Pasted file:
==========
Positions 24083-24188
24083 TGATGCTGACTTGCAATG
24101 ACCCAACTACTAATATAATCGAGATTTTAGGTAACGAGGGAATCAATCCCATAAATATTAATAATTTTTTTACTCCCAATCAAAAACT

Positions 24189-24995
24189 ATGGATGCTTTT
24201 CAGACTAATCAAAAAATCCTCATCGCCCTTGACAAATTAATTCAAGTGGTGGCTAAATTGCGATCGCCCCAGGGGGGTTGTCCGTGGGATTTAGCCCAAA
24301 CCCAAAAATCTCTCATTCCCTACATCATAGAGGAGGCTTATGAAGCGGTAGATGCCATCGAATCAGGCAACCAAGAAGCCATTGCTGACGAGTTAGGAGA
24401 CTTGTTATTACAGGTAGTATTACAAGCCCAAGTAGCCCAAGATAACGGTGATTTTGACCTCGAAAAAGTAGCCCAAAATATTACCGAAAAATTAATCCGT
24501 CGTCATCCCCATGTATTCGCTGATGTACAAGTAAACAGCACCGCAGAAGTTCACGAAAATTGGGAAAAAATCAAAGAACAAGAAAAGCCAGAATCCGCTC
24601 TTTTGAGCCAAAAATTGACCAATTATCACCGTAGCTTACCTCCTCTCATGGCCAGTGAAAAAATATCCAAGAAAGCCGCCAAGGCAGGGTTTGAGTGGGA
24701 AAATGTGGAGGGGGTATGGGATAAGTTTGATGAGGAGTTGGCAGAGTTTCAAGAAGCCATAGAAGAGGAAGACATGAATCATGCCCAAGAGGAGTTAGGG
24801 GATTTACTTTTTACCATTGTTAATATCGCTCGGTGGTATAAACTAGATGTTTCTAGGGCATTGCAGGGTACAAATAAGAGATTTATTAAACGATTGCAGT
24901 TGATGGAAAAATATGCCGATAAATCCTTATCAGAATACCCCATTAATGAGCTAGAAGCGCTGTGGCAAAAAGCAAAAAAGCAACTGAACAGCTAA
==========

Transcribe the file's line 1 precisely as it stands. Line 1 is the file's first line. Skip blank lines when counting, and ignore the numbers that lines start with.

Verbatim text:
Positions 24083-24188